Skylights featured on Astronomy Picture of the Day

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Skylights featured six times on Earth Science Picture of the Day:
1 , 2 , 3 , 4 , 5 , 6

Maui sunset

Photo of the Week. Tropical trees frame a glowing Maui sunset and a radiant Pacific. Courtesy of Ursula Schuster.

Astronomy news for the week starting Friday, May 5, 2006.

Skylights' "Picture of the Week" for February 24 was recently featured on the Earth Science Picture of the Day .

We begin the week with the Moon just barely past its first quarter, after which it will wax in its gibbous phase to full, which is reached the night of Friday, May 12. Two days past first quarter, the Moon rides through apogee, where it is farthest from the Earth .

Four first magnitude stars lie within the possible path of the Moon, which is always within about six degrees of the solar ecliptic plane: Aldebaran in Taurus, Regulus in Leo, Spica in Virgo, and Antares in Scorpius, all of which therefore have the propensity for being occulted (hidden), depending on where the stars are relative to the rotation of the inclined lunar orbit. This week it is Spica's turn, whose occultation unfortunately happens in daytime. Look though a bit later, after dark on the evening of Wednesday the 10th, for the Moon to be just to the east of the bright star. The next two nights the Moon brackets Jupiter, which lies just north of Zubenelgenubi in Libra. The near-full-Moon will be found to the southwest of the bright planet the night of Thursday the 11th, then the night of Friday the 12th to the southeast of it.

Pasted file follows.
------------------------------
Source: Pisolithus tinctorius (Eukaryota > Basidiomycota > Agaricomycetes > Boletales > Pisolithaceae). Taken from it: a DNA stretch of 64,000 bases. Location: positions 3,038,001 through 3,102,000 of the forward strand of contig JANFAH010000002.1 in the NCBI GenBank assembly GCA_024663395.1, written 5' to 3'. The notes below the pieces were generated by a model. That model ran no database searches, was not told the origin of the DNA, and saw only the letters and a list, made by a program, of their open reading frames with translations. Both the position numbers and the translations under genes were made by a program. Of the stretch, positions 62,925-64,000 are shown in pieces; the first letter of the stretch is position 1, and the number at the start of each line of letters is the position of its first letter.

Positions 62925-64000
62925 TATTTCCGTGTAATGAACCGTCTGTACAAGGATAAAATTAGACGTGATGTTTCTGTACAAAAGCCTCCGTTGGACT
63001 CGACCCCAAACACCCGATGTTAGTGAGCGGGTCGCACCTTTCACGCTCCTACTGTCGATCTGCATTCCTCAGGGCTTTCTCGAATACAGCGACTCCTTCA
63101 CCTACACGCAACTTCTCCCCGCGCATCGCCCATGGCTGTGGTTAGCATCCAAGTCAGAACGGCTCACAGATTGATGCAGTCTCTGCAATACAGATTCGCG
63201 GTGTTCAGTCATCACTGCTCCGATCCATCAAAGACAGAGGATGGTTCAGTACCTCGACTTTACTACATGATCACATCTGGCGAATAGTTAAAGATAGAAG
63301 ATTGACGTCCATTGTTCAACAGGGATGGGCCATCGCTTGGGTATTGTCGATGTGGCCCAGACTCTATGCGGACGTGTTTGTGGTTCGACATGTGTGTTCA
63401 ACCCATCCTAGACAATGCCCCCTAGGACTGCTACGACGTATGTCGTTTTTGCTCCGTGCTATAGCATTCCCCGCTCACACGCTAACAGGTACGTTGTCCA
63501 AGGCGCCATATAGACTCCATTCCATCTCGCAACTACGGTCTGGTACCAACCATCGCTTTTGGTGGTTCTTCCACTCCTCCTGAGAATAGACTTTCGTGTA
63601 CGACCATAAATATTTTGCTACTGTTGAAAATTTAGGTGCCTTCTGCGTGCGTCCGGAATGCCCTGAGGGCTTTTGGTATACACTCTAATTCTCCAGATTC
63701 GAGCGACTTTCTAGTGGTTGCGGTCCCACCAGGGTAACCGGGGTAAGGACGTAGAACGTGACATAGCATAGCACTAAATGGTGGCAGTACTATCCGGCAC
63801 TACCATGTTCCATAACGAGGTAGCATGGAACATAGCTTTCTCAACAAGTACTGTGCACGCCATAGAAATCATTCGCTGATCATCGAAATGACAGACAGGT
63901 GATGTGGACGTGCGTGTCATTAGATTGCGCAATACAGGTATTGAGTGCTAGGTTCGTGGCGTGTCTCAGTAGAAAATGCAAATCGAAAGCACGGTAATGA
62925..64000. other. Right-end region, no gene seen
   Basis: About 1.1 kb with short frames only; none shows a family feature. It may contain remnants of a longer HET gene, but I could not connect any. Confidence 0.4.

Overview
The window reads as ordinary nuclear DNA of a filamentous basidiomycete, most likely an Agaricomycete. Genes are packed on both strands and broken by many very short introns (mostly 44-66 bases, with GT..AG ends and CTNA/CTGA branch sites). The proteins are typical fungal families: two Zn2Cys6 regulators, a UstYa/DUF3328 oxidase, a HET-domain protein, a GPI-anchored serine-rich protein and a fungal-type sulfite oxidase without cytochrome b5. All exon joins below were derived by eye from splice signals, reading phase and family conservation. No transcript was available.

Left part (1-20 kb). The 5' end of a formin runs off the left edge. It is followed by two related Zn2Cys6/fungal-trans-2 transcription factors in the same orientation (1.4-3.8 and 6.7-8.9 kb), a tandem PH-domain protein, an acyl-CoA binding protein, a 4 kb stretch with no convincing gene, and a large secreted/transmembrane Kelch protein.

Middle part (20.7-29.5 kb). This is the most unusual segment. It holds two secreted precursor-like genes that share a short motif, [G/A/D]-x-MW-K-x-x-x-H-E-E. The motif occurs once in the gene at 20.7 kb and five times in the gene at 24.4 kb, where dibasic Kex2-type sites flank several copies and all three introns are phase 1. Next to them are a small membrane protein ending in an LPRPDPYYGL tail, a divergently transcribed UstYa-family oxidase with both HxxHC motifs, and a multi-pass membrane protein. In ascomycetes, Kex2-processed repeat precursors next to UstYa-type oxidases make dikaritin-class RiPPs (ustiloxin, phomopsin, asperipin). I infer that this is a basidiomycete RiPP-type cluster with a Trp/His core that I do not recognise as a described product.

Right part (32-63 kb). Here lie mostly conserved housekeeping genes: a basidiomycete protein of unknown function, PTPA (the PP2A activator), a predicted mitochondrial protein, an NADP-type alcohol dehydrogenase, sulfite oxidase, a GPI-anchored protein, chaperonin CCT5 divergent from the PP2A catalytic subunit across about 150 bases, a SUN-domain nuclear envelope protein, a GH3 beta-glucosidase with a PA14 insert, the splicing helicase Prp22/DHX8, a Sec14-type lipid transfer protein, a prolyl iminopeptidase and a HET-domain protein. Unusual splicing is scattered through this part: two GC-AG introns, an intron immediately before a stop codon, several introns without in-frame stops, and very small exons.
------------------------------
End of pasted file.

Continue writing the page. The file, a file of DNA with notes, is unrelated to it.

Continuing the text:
Bright Jupiter now really begins to dominate the evening scene. Rising before sunset, the giant planet is obvious in the southeast in Libra by the end of twilight, transits the meridian a half hour before local midnight (12:30 AM Daylight Time), and does not set until sunrise. High to the west in mid-evening find Saturn in Cancer, the ringed planet not setting until 1:30 AM. Farther west lies Mars. Situated beautifully within central Gemini, the red planet goes down just about as Jupiter transits the meridian. The morning sky of course still holds brilliant Venus , whose rising closely tracks the beginning of dawn. The planet is so bright that it can be seen easily well into morning twilight.

While anticipating the rising of Venus, look for a few meteors from the Eta Aquarid meteor shower the morning of Saturday the 6th, whose little particles of fluff are the debris of Halley's Comet. While not all that great a sight from the northern hemisphere, you might still see a few near dawn radiating from the direction of the constellation Aquarius.

While the Big Dipper of Ursa Major glides overhead in early evening, look for the constellations to the south of it, starting with Canes Venatici (the Hunting Dogs), then going to Coma Berenices (Berenices Hair, made mostly of a lovely star cluster), Virgo with Spica, Corvus (the Crow or Raven), the tail of Hydra, and then enormous Centaurus, which lies atop Crux, the Southern Cross, which for mid and far northerners is but an invisible dream.
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